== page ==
You can read more about Steve Cavanagh at this website.

Check out the complete Marilyn’s Mystery Reads at her website.  In addition to book review posts, there are sections featuring Golden Oldies, Past Masters and Mistresses, and an About Marilyn column that features her opinions about everything to do with mystery novels.


DAISY IN CHAINS by Sharon Bolton: Book Review

Maggie Rose is used to getting requests from convicted killers to help them in their fight for freedom.  Of course they’ve been wrongly imprisoned–isn’t everyone in jail innocent?

Hamish Wolfe is one of those men.  A strikingly handsome man, a successful physician, a gifted athlete, he nonetheless has been convicted of murdering three women and is suspected in the disappearance of a fourth.  Their crimes?  Being fat.

Hamish Wolfe’s mother and a number of his supporters have a website devoted to proclaiming his innocence.  His mother meets Maggie and implores her to look into the case and free Hamish, as she has been able to do with several other men.  In addition to being a defense attorney, or barrister as they are called in England, Maggie is the author of several books recounting the trials of the men she has been able to free.  It’s not that she necessarily thinks each man is innocent but simply that their trials weren’t properly conducted, the evidence was mishandled, or the defending barristers were incompetent.  It doesn’t appear to matter to her that these men are probably, in fact, killers; what’s important is that they were improperly convicted and thus should be freed.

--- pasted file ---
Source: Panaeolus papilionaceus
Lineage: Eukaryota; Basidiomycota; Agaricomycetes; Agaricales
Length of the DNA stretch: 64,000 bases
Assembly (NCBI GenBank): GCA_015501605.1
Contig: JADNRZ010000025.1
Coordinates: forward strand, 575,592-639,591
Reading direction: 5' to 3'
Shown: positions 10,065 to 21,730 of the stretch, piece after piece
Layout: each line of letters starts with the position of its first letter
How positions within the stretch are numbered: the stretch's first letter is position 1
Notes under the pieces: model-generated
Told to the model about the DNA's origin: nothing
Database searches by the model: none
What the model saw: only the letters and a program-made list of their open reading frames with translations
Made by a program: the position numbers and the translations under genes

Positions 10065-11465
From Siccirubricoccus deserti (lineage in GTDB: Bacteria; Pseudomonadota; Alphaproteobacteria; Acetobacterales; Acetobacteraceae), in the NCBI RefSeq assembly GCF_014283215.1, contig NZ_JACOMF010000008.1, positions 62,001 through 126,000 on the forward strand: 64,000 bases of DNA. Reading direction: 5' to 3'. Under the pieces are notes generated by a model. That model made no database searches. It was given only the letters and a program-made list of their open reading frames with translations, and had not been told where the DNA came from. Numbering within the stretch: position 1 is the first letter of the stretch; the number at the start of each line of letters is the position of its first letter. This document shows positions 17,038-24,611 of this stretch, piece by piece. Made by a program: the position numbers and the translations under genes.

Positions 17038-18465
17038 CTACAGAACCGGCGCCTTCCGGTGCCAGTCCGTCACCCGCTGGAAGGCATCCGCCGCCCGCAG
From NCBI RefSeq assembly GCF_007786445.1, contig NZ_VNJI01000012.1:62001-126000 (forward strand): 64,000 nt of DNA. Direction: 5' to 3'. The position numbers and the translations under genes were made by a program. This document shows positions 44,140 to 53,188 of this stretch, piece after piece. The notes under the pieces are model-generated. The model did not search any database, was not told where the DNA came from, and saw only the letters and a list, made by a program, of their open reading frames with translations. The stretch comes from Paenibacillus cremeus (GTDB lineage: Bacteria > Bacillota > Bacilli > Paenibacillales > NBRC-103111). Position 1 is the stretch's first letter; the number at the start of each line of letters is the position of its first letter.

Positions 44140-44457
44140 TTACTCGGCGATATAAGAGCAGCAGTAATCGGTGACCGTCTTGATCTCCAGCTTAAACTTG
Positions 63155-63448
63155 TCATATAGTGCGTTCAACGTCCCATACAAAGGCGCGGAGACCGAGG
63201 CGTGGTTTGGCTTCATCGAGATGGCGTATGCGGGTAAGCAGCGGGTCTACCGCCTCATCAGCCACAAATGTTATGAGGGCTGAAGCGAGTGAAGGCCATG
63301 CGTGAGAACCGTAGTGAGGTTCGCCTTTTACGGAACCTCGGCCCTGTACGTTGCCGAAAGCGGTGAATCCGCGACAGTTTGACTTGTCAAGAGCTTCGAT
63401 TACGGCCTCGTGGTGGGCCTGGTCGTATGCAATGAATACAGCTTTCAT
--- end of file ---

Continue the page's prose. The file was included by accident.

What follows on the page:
Detective Sergeant Pete Weston has been closely monitoring the Wolfe case, even after its conclusion. He visits Maggie to reiterate his belief that Hamish is indeed guilty and to try to persuade her not to get involved.  Her response?  “…for what it’s worth, I agree with you.  I have no plans to take on his case….If I were to decide to do so, no amount of pressure on your part would put me off.”  It couldn’t be more clear than that, Pete thinks.

But Hamish’s mother and his “fan club” aren’t about to give up.  They become more intrusive in Maggie’s life, there’s a forced entry into her home, and continued mail from Hamish himself asking for her help.  So between her own curiosity and the pressure from those who believe that the prisoner is innocent, Maggie decides she must start her own investigation.  From there it’s a slippery slope, and she is propelled ever faster into the mystery that is Hamish Wolfe.

Daisy in Chains is a taut, suspenseful thriller.  Just like the previous book by Ms. Bolton that I reviewed, Little Black Lies, this mystery grabs you and won’t let go.  Is Hamish Wolfe innocent?  Who is the recipient of the letters he’s writing from jail, the letters that proclaim his undying love?  Does Maggie think he truly is innocent, or is the desire to write another best-selling true-crime book too irresistible to pass up?

Sharon Bolton has written an extraordinary novel, one that will keep you reading far into the night.  You can read more about her at this web site.

Check out the complete Marilyn’s Mystery Reads at her web site.